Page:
With similar peripherals yet differerent results over the past two seasons, what can we expect in 2011? Another near-MVP caliber season or another mostly disappointing and average campaign?
According to Bloomberg Sports’ projections, Sandoval should fall right in between. Our projections peg the Panda with a .293 average and an OPS of .825. In terms of power, the system projects him to once again top the 20 home run plateau with a steady dose of doubles mixed in.
After the season, Sandoval was told to lose weight by Giants’ management or face a demotion to the minors. We don’t know if he is the best shape of his life, but reports say he is in much better condition than he was a few months ago. In addition to working with trainers, he has also picked the mind of Giants’ great Barry Bonds about improving his swing and plate approach.
With the fresh stench of his 2010 lingering on some draft boards, Sandoval may linger around a bit longer than his true value. That said, he becomes a prime target in the mid-rounds as a bounce back sleeper with multi-position flexibility.
By Tommy Rancel //
San Francisco Giants’ general manager Brian Sabean has a type: aging middle infielders. From Omar Vizquel and Ray Durham to Juan Uribe and Edgar Renteria, Sabean always seems to find a past-his-prime infielder that puts a little twinkle in his eye. His latest move follows that blueprint: the signing 36-year-old Miguel Tejada to a one-year deal worth $6.5 million.
Tejada is familiar with the Bay Area, having spent the first seven years of his career with the Oakland Athletics. Unfortunately, the production he put up as a member of the A’s is just a memory.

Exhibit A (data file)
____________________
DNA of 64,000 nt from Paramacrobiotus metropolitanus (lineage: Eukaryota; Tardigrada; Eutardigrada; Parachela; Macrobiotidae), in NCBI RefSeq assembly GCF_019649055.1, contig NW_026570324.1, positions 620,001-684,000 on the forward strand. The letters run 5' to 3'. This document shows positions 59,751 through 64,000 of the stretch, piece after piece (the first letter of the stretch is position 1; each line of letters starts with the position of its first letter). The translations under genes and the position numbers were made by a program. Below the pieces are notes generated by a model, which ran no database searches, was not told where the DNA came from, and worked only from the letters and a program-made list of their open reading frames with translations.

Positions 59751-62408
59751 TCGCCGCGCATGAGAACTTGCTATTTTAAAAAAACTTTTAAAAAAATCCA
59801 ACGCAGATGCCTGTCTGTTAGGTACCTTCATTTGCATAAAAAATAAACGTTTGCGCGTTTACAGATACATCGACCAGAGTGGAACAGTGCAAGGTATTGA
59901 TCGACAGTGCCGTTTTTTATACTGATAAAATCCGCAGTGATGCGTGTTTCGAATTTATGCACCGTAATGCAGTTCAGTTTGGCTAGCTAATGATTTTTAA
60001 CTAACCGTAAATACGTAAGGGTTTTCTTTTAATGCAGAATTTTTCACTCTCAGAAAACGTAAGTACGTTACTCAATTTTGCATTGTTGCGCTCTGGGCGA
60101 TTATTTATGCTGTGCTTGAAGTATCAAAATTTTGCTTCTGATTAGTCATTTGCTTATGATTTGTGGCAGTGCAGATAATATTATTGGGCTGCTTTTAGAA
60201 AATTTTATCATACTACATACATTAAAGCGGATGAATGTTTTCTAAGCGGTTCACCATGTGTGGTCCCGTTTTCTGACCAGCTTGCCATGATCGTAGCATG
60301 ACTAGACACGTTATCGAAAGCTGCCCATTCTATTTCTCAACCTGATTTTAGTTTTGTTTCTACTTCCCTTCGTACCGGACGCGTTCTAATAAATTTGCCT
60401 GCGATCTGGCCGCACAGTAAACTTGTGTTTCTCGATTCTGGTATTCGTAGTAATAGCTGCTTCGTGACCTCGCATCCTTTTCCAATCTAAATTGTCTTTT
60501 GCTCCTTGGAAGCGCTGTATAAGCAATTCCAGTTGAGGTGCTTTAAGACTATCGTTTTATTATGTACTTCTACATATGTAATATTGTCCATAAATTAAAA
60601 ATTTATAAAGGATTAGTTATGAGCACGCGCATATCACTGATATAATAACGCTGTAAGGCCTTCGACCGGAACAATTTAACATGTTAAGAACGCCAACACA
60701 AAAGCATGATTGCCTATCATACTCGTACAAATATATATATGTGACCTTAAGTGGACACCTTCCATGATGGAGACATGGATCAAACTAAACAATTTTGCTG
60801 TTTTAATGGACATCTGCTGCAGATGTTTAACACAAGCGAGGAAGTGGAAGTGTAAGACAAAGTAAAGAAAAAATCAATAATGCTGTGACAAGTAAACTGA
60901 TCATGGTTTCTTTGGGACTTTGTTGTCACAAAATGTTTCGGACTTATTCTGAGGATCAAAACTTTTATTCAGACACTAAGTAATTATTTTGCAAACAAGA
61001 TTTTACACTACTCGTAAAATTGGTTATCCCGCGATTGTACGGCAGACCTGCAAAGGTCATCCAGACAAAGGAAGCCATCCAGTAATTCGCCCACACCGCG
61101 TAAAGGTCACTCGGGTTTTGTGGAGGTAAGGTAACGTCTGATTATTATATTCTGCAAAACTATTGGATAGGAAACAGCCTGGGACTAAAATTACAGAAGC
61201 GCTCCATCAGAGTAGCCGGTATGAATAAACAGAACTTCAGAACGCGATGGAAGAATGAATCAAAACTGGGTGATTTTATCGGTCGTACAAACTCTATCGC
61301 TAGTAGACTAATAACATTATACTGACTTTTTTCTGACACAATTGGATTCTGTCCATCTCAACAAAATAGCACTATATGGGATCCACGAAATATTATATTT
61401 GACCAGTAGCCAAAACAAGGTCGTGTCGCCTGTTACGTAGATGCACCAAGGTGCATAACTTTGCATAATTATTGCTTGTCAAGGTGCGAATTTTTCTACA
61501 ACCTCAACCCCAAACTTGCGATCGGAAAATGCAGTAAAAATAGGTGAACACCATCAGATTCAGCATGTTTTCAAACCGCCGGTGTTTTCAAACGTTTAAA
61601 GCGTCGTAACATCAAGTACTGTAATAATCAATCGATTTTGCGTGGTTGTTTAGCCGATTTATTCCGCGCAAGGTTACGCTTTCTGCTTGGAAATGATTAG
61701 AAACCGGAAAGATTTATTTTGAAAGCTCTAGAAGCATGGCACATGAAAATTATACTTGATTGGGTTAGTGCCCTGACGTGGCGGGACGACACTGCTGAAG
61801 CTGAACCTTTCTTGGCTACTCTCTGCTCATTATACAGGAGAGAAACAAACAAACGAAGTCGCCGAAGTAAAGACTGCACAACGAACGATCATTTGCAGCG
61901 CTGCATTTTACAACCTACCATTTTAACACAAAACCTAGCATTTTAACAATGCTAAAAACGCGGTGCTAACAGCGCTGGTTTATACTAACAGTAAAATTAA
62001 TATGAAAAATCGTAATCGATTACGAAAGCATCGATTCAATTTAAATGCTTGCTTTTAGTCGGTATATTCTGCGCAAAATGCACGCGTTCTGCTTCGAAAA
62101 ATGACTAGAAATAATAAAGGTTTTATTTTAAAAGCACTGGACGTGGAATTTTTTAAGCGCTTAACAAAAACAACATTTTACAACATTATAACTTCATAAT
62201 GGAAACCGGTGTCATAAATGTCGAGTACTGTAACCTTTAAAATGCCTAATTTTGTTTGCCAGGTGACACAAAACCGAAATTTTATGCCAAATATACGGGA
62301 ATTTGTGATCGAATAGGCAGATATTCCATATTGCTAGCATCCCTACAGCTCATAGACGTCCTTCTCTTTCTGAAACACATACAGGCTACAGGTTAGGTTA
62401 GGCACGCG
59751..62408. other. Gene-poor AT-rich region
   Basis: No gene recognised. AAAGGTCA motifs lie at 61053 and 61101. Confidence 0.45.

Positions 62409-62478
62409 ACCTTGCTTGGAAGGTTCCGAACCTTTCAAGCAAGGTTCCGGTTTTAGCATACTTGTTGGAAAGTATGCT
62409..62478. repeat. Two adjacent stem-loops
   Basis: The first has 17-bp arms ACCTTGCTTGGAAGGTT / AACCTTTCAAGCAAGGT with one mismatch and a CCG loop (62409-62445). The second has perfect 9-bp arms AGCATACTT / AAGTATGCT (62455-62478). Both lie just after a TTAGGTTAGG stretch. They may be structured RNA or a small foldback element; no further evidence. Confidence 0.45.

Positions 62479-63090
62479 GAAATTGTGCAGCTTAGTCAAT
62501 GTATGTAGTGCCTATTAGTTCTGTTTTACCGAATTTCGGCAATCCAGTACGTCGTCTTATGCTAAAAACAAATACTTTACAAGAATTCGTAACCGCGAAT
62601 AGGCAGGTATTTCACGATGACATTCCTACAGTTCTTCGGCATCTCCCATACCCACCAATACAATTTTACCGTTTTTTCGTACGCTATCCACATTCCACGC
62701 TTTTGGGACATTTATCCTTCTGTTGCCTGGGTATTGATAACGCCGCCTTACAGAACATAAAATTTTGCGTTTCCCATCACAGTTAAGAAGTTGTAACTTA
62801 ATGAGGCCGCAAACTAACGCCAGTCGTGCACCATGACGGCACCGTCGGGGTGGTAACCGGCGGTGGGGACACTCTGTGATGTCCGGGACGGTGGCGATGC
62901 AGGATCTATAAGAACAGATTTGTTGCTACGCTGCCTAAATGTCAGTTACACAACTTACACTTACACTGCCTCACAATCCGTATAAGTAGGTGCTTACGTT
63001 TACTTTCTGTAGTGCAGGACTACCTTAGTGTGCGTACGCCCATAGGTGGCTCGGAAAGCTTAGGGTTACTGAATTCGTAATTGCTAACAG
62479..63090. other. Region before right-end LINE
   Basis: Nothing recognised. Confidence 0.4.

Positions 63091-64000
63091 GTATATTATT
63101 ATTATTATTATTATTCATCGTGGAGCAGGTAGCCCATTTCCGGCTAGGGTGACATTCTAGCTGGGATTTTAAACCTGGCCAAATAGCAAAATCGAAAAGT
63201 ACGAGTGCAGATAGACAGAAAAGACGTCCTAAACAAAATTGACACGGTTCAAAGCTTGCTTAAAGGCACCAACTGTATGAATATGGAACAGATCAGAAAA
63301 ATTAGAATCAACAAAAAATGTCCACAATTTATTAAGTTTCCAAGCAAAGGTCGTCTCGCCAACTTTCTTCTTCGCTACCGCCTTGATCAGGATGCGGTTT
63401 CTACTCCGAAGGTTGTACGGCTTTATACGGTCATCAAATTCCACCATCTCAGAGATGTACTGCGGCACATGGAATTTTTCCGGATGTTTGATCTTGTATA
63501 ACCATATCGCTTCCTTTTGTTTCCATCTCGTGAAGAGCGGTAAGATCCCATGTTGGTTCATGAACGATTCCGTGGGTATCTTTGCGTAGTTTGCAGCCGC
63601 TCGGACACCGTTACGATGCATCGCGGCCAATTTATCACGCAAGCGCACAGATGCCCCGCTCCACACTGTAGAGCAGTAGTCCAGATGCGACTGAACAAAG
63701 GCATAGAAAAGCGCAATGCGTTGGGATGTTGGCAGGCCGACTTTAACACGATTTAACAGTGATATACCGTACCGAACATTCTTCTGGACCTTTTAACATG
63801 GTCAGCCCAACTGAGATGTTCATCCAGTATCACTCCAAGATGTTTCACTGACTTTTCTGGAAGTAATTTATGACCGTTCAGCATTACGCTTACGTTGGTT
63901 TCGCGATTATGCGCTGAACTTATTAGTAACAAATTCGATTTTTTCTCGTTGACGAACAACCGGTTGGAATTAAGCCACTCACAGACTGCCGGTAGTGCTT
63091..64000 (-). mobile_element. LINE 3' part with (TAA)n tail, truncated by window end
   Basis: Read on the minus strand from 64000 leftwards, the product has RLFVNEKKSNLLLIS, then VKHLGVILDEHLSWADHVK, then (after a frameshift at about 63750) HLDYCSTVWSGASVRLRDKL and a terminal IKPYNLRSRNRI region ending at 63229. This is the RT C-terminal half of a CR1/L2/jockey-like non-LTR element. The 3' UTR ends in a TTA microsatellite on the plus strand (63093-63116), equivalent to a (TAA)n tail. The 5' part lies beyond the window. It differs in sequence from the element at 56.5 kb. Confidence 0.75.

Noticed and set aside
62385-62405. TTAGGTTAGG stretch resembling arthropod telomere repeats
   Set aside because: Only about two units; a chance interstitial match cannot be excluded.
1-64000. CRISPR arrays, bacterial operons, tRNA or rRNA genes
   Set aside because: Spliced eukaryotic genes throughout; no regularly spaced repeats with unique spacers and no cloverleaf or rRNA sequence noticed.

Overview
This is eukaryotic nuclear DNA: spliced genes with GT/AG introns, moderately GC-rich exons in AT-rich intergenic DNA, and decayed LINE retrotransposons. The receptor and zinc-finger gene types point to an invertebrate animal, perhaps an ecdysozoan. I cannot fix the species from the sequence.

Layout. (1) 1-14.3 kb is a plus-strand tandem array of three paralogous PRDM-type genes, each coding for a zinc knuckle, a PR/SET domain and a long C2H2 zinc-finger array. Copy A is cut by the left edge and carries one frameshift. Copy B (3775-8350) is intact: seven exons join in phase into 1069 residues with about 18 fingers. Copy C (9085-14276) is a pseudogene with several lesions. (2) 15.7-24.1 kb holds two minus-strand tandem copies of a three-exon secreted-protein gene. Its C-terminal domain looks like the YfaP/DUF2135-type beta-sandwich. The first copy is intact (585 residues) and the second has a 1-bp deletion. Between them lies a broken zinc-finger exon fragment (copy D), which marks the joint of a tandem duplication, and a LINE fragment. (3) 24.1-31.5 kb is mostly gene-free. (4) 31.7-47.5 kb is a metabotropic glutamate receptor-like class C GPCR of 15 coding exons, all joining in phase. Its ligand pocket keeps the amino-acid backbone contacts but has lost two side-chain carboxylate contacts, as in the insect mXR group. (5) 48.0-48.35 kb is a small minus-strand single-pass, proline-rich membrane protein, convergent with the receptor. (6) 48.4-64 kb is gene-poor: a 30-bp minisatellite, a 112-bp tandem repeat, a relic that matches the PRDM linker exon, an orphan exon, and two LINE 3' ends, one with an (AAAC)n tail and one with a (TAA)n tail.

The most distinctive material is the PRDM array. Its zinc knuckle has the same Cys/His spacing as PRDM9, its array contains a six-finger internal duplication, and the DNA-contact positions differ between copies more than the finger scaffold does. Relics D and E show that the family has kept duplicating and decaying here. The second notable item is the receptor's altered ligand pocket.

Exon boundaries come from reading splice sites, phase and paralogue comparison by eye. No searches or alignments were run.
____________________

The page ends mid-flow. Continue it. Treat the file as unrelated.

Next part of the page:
In recent seasons, he has transformed from a slugging run-producer to a contact-driven, league-average hitter with a little pop left in the bat. From 1998 to 2006, Tejada averaged 26 home runs and 105 RBI a year. Since then, he’s averaged just 15 home runs and 76 RBI per year.
On the other hand, 15 home runs, 75 RBI, and 80 runs scored would be a pretty solid season, given the weak current group of MLB shortstops. The only two players to top those marks in 2010 were Hanley Ramirez and Troy Tulowitzki – the two best offensive shortstops in the game.
Also working in Tejada’s favor is durability. He’s averaged 151 games played over the past four years, while averaging more 40 extra-base hits a season. The question for the Giants is, can he handle 140 games at shortstop? But as a fantasy owner, he’s also earned his SS eligibility for 2011.
After the top tier of Ramirez, Tulowitzki, and the second level of Stephen Drew, Starlin Castro, and Jose Reyes, the remaining NL options have as many – if not more – offensive question marks than Tejada in 2011.